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'Zimbabwe stock-broking backward'

by Staff reporter
24 Aug 2018 at 06:04hrs | Views
ZIMBABWE's stock-broking is backward compared to regional players, with the sector lacking product diversification, recently-established broker Morgan & Co Zimbabwe (Morgan) has said.

Davide Muchengi, a director with the new Briton-led player, told The Financial Gazette that local brokers must engage the markets regulator — Securities Commission of Zimbabwe (SECZIM) — on broadening their product offering, particularly introducing derivatives.

"I think we are still lagging behind… even if you look at the market capitalisation. Ours is still a bit low compared to South Africa (SA), Kenya and even Nigeria," he said.

"Even in terms of product diversification… we do not even have derivatives in Zimbabwe. However, if you go to SA, there is what is called scrip lending, where you can sell but don't have the shares," Muchengi said.

Zimbabwe has only 15 stock-broking firms.

He said the poor product offering was the major reason why a meagre 7 000 Zimbabweans are active on the stock market — less than half a percent of the country's 14 million-plus population.

"Clients need to feel it is worth their while, and that is not the case at the moment. Along with that, consumer education is at an all-time low," Muchengi said.

Morgan — owned by British investors and two indigenous partners — was recently licensed by SECZIM.

Muchengi noted that while the regulator was working to improve the sector, the 15 licensed brokers ought to play their part.

"If you see, the Zimbabwe Stock Exchange, FINSEC and SECZIM, are actually working on improving that. At one point, we used to trade manually; writing dockets on the trading floor, but we are now trading online and even have C-Trade. There is also the bond market coming online soon, so clearly, the regulators are on the ball," he said.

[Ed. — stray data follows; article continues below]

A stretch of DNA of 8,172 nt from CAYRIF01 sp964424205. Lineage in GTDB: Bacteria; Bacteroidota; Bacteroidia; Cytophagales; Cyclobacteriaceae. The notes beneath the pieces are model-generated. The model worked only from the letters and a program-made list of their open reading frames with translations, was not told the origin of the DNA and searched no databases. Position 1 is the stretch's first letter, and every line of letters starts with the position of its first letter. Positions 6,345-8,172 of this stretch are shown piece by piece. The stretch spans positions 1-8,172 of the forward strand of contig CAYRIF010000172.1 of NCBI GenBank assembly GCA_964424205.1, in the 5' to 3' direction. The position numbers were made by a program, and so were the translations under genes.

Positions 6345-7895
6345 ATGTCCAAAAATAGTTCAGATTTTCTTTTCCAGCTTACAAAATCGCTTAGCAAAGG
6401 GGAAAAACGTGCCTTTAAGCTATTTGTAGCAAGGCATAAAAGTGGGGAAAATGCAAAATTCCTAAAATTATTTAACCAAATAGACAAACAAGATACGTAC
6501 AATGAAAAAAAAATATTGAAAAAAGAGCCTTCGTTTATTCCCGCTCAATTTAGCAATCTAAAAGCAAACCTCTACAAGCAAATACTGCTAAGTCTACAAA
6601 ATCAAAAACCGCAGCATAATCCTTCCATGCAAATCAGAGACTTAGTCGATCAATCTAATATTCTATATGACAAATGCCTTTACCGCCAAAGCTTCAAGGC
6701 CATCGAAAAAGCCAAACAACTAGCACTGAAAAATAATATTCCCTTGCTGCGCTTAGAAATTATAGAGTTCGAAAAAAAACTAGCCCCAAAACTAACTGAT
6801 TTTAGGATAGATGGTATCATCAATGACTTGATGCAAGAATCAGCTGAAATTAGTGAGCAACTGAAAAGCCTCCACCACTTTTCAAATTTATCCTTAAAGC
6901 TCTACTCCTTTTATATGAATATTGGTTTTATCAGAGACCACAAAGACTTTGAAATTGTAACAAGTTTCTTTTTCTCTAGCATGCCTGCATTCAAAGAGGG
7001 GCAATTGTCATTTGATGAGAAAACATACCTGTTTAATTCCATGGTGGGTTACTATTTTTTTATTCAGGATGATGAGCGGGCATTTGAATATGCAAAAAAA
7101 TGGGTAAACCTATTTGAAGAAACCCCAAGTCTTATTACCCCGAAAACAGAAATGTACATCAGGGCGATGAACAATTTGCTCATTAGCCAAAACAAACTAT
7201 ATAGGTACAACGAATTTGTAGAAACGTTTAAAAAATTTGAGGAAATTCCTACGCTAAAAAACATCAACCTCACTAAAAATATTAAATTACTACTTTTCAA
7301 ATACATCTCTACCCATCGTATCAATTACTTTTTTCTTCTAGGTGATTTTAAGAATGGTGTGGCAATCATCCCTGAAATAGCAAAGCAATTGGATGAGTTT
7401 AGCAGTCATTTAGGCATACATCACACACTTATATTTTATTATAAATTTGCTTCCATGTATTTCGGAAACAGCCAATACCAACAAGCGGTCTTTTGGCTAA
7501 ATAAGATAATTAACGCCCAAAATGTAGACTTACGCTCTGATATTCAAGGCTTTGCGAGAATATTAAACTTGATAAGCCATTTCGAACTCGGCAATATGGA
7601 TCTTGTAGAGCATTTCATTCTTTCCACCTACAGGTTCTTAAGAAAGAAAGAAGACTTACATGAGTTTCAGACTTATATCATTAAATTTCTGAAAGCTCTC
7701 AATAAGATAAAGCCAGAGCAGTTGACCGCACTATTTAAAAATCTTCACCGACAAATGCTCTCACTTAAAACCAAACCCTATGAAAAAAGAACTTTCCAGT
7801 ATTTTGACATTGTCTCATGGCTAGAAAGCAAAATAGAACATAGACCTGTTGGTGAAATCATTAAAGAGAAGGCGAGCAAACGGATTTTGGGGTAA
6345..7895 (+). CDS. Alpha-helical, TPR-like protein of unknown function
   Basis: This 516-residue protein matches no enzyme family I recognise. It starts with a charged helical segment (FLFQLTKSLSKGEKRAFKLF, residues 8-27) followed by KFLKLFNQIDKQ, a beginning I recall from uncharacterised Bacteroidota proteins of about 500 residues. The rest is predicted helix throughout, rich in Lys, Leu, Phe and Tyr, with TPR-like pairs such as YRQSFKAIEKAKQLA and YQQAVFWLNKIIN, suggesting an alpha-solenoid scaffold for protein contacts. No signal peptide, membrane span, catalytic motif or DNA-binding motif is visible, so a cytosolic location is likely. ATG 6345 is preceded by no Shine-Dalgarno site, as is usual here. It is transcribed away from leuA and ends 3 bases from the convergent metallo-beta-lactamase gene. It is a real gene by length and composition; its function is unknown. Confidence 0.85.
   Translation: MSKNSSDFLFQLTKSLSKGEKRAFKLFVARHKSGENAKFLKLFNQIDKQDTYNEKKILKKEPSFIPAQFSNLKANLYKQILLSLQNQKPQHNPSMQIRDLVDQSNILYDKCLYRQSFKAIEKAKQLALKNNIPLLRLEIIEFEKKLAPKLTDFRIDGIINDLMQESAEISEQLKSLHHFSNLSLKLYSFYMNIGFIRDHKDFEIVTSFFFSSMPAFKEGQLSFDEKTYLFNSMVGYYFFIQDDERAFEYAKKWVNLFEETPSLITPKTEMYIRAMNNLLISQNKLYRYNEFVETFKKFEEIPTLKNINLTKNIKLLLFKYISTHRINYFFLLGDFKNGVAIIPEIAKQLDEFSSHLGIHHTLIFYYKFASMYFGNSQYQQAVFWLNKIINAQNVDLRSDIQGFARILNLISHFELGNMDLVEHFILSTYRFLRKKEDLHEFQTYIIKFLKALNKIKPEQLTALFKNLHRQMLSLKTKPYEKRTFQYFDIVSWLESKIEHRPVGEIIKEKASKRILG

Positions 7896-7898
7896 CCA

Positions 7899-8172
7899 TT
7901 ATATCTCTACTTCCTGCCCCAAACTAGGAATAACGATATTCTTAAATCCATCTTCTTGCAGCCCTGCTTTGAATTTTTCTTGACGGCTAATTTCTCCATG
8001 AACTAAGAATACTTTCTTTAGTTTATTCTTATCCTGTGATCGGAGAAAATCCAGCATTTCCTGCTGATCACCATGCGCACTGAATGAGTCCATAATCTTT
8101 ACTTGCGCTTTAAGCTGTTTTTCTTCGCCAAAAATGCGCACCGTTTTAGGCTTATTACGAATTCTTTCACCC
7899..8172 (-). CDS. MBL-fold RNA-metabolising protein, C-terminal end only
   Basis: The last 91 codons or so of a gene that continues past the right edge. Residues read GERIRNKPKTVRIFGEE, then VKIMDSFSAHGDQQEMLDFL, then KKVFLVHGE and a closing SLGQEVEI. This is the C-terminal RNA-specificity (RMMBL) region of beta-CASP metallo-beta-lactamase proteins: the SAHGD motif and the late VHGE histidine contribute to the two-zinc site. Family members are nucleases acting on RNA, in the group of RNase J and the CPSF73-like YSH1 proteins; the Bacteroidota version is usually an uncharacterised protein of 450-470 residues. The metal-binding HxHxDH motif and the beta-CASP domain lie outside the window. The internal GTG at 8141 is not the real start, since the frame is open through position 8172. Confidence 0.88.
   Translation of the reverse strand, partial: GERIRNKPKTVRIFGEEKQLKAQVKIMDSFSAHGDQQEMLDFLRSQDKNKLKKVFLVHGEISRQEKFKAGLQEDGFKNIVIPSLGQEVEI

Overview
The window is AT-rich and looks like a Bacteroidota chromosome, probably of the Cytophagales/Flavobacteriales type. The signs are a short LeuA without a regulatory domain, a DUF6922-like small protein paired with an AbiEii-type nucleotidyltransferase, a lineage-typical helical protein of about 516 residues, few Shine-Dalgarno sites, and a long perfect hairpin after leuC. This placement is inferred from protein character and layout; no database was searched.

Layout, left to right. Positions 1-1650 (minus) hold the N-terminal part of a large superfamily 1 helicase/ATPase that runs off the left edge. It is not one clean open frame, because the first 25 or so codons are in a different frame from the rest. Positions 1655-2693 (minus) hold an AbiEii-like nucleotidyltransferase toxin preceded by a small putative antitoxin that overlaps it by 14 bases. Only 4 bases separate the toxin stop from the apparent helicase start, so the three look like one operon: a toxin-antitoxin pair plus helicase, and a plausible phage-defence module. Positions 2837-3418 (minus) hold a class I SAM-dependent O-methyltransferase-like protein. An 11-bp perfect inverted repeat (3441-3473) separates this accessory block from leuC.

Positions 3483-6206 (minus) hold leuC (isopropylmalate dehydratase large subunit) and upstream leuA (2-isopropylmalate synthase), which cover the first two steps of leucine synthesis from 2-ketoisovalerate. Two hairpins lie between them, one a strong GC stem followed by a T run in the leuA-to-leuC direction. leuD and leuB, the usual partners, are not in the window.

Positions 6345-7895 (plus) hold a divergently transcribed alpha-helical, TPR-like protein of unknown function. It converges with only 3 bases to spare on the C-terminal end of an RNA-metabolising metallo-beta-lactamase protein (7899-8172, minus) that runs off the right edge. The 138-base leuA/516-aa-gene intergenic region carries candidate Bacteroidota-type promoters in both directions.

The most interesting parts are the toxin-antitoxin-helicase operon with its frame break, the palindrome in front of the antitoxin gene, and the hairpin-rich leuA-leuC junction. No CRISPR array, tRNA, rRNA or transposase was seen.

"The issue of derivatives and some of these products is that it is up to the players to come up with the products. They need to approach SECZIM and propose so the regulator can approve. I am sure you will be seeing these on the market soon," he added.

Muchengi said their boutique broking firm believed its presence in Zimbabwe will help attract the much sought after foreign direct investment.

"We already have clients who believe in Zimbabwe and are ready to invest heavily."

He said Morgan's international shareholder base, expertise, experience and access to capital underpins its plans to build an unrivalled local research capability.

"This is a key element in our planned expansion of Zimbabwe's capital markets, particularly with market making, bond and fixed interest instrument trading and capital trading in August."

The consortium is led by Nigel Little, who has headed multi-nationals such as Morgan Stanley and HSB, among other investment companies.


Source - fingaz

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